First of all, your cholesterol levels are not the final determinant of your heart attack or heart disease risk. Other factors besides cholesterol play a role, such as inflammation which causes cholesterol to oxidize and then lead to heart concerns. That being said, you don’t just want to ignore cholesterol levels. They are a good measure to assess risk and determine if further investigation is needed to determine appropriate treatment.
Norwegian researchers reported middle-age men with high cholesterol levels to be at increased risk for a first heart attack when compared to women with high cholesterol levels.
This study, published in the September issue of Epidemiology, included more than 40,000 participants under the age of 60 years-old. They found men with high cholesterol to have three times the risk for a heart attack versus women.
The reason for this increased wasn’t identified by the researchers, but speculation that it may be connected to the protective effects of hormones, such as estrogen. That is why this study had an age limit of 60 years-old. After the age of 60, the protective benefits women may receive from hormones is eliminated as menopause begins.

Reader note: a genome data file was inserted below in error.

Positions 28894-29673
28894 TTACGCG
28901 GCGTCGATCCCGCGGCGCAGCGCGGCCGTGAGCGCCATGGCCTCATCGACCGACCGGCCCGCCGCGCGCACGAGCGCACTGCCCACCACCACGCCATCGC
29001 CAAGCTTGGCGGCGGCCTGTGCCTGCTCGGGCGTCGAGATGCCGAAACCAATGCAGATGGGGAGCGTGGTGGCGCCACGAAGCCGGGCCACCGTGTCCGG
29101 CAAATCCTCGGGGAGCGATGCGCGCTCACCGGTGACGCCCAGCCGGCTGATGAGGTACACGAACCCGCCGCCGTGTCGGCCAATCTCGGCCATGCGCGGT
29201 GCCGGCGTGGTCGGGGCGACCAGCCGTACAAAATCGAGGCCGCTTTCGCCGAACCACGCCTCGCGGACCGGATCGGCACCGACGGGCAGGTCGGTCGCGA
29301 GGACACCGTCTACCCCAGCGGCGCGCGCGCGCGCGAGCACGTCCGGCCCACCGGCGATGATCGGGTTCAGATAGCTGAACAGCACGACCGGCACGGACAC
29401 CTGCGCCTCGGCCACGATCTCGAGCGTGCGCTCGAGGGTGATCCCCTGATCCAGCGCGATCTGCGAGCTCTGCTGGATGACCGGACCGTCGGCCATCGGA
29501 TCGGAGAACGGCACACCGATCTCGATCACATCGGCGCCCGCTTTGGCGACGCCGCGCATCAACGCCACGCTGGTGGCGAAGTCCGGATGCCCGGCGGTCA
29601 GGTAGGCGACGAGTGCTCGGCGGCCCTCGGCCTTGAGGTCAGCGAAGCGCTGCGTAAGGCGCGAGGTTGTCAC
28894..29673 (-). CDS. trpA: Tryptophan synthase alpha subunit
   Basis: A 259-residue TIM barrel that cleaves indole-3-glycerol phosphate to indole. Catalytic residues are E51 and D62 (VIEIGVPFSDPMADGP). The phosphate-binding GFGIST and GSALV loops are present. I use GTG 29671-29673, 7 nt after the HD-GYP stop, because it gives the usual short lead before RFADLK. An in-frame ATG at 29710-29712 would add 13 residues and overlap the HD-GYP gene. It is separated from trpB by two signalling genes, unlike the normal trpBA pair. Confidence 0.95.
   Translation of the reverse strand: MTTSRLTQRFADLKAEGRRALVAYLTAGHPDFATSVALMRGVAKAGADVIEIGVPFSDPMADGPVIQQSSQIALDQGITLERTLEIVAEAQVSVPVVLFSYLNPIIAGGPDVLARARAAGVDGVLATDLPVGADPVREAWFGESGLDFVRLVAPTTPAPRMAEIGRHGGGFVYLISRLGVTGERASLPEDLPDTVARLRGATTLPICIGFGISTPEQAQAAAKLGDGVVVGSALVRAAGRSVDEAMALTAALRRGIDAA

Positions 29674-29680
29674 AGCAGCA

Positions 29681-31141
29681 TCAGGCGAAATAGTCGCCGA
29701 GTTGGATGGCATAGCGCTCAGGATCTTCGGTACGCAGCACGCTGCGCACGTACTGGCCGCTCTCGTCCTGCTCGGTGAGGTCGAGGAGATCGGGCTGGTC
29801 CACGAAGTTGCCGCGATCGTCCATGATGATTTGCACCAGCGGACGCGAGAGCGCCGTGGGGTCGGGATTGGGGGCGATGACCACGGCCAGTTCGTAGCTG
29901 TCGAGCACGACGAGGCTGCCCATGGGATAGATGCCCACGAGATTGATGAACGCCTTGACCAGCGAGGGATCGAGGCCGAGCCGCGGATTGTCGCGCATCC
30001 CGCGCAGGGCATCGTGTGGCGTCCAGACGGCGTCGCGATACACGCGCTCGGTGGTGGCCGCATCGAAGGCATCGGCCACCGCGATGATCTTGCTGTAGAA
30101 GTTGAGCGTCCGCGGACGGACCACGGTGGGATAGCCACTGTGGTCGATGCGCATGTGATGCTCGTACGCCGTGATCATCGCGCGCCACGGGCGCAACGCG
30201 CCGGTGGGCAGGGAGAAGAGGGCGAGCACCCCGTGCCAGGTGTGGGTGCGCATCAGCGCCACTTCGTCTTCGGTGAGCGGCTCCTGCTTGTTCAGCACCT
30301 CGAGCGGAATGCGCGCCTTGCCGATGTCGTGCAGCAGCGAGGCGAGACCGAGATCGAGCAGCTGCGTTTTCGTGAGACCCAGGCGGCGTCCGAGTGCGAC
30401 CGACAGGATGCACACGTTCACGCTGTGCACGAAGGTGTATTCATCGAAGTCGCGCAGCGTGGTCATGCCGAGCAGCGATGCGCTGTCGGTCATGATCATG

It’s important for men to have regular medical checkups to ensure any increases in cholesterol be diagnosed and treated appropriately. Prevention and treatment during middle-age can go a long ways towards heart attack prevention for men. Don’t automatically think this means medication. Lifestyle changes go a long ways towards reducing cholesterol levels and reducing heart disease risk.
Just because men are at increased risk at an earlier age, does not mean women should be overlooked. Heart disease is often misdiagnosed in women because it’s assumed their risk is not as great. What’s even more confusing are the signs of a heart attack tend to differ between men and women, so women must be extra vigilant. This study just reinforces that men during middle age tend to be at a higher risk for a first time heart attack than women. Both men and women should still be proactive when it comes to their health and take steps to promote long term heart health. Remember, the "playing field" evens out after the age of 60. Dr. Gregg Fonarow, a spokesman for the American Heart Association, has been quoted as saying that over a full lifespan cardiovascular risk in women exceeds that of men.
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